"Capital Inflows and Real Exchange Rate Appreciation in Latin America: The Role of External Factors," IMF Staff Papers, Palgrave Macmillan, vol.

40(1), pagesMarch. Reinhart, Carmen & Calvo, Guillermo & Leiderman, Leonardo, " Capital Inflows and Real Exchange Rate Appreciation in Latin America: The Role of External Factors," IMF Staff Papers, Palgrave Macmillan, vol.

40(1), pagesMarch. Leonardo Leiderman & Carmen Reinhart & Guillermo Calvo, Latin America appears better prepared to handle capital outflows than in the past. F &s; D magazine looks at the impact that the inflow of capital from overseas has had on the economy across Latin America. I won't profess any specific knowledge of this topic.

However, the successful nations of Asia have rather high saving rates and don't need capital inflows (quite to the contrary). The fact that Latin America is still badly dependent on capital inflows is one more sign or how week Latin America is (economically, politically, etc.).

The characteristics of recent capital inflows into Latin America are dis-cussed. It is argued that these inflows are partly explained by conditions outside the region, like the recession in the United States and lower inter-national interest rates.

The importance of external factors suggests that a. America and Asia has been the difference in composition of those flows, with Latin America attracting on the whole more volatile flows and Asia attracting more permanent flows (see Table 1).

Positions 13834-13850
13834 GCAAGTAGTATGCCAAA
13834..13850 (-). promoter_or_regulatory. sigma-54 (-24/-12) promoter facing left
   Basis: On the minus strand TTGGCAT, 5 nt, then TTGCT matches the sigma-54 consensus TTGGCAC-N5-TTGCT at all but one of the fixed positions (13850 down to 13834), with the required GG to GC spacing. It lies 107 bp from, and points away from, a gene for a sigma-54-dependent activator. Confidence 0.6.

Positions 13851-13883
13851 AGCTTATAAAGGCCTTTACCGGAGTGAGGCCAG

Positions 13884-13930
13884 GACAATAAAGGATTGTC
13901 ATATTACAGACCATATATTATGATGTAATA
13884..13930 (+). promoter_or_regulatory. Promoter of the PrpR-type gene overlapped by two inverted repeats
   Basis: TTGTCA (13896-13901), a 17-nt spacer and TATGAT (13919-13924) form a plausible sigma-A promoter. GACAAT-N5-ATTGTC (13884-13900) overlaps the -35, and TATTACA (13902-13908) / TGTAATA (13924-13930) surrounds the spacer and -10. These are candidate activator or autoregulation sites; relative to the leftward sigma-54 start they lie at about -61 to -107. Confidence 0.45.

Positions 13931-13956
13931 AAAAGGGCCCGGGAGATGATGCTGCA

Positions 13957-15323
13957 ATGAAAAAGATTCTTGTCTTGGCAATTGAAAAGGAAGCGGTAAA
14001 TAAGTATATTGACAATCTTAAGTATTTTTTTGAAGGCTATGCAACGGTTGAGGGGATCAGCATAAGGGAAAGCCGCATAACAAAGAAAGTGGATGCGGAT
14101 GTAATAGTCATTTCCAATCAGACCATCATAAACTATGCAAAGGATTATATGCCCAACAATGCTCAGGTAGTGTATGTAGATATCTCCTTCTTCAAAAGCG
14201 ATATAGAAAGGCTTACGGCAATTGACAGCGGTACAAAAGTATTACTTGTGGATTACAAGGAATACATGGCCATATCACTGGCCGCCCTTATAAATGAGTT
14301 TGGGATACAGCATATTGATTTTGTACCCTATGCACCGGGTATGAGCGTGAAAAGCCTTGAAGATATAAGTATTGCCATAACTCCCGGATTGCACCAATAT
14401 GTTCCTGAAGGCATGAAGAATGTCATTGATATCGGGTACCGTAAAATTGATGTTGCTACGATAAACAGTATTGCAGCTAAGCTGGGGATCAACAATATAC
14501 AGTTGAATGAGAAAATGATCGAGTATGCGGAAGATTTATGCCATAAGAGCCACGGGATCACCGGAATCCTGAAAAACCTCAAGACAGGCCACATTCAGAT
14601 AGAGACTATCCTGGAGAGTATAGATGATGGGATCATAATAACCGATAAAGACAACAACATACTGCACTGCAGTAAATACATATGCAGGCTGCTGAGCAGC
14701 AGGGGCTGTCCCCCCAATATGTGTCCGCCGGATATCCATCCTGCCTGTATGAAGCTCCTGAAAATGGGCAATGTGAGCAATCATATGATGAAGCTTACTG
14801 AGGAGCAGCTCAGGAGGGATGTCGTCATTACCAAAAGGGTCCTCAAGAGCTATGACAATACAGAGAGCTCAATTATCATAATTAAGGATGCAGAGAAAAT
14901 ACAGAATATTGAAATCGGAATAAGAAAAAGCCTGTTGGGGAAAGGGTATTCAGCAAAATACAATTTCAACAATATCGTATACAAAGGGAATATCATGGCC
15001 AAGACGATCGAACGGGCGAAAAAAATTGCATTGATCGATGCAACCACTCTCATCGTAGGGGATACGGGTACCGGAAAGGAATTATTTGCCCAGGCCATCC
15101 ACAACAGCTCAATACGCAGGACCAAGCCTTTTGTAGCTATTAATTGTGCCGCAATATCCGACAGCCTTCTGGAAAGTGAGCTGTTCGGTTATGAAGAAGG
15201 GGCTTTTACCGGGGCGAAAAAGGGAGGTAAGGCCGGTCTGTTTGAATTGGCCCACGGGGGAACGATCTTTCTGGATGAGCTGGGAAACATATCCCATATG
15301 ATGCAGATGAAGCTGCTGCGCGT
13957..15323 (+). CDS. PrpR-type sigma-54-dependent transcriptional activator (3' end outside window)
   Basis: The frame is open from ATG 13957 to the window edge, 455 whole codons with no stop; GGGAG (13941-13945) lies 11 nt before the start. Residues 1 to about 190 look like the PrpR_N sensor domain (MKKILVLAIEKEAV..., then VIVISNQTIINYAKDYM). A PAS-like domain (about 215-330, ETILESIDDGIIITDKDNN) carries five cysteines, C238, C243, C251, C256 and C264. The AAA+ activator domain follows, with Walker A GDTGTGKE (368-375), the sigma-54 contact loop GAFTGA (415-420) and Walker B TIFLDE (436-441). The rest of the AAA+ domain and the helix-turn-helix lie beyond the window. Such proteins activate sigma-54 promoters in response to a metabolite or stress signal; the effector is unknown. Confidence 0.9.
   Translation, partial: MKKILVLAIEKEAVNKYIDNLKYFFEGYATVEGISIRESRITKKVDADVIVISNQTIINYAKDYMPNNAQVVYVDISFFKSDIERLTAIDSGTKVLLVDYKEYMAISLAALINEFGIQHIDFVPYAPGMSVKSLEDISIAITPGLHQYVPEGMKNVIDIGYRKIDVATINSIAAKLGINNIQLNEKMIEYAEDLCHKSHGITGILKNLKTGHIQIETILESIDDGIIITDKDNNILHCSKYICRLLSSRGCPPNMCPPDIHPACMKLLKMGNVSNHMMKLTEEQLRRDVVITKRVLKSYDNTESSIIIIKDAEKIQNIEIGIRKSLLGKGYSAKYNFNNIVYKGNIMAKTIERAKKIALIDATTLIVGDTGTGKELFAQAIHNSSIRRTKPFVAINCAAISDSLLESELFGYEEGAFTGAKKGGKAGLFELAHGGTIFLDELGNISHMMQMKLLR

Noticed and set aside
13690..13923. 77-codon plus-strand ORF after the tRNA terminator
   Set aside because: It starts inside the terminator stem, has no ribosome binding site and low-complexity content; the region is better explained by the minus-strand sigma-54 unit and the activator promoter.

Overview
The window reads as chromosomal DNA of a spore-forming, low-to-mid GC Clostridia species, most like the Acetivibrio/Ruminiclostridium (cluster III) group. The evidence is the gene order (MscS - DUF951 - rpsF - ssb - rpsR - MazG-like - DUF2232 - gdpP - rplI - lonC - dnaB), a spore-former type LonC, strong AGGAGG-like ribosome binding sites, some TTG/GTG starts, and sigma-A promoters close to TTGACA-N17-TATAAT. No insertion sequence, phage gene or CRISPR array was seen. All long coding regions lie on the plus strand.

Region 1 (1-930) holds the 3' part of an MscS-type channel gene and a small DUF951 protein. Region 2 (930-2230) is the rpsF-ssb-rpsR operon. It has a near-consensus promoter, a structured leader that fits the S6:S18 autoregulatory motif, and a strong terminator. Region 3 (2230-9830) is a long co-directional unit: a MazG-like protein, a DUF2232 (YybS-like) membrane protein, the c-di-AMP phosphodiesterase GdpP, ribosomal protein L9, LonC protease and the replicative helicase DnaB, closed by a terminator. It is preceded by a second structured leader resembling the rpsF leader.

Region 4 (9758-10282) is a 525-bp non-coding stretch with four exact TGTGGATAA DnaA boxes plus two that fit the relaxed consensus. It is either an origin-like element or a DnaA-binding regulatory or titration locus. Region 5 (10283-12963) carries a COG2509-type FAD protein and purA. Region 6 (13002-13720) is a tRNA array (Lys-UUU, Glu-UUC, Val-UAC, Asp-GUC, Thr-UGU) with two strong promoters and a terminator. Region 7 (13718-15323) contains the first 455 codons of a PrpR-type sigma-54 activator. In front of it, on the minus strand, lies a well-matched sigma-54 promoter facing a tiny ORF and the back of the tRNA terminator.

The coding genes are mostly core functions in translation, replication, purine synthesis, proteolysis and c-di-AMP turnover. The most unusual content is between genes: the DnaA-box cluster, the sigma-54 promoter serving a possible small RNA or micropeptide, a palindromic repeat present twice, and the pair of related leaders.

Table 1: Composition of Capital Flows. Asia and Latin America (%) Latin America Asia Latin America Asia FDI Portfolio.

Additional Physical Format: Online version: Edwards, Sebastian, Capital inflows into Latin America. Cambridge, MA: National Bureau of Economic Research, © Capital Inflow Surges in Emerging Economies: How Worried Should Latin America and the Caribbean Be.

Andrew Powell (bio) and Pilar Tavella (bio) In the years leading up to the global economic crisis, Latin America and the Caribbean received large capital inflows. For the first time since the onset of the debt crisis in the slimmer orcapital began to return to Latin America during and In general, Latin America's re-entry into the international capital markets was perceived as a positive development.

However, policy-makers in the region have also voiced concern about the less favourable side-effects of these capital inflows.Capital inflows are not an unmitigated blessing for the receiving region or country; in fact, they may pose serious dilemmas for economic policy. Large capital inflows are often associated with money and credit expansion, inflationary pressures, a real exchange rate appreciation, and a deterioration in the current account of the balance of payments.

Many countries in the region have accumulated reserves as they leaned against sustained capital inflows. In some cases, those reserves were also deployed at times of depreciation pressures. Figure 13 is taken from a forthcoming book that documents the Latin American experience with FX intervention.

The book finds that.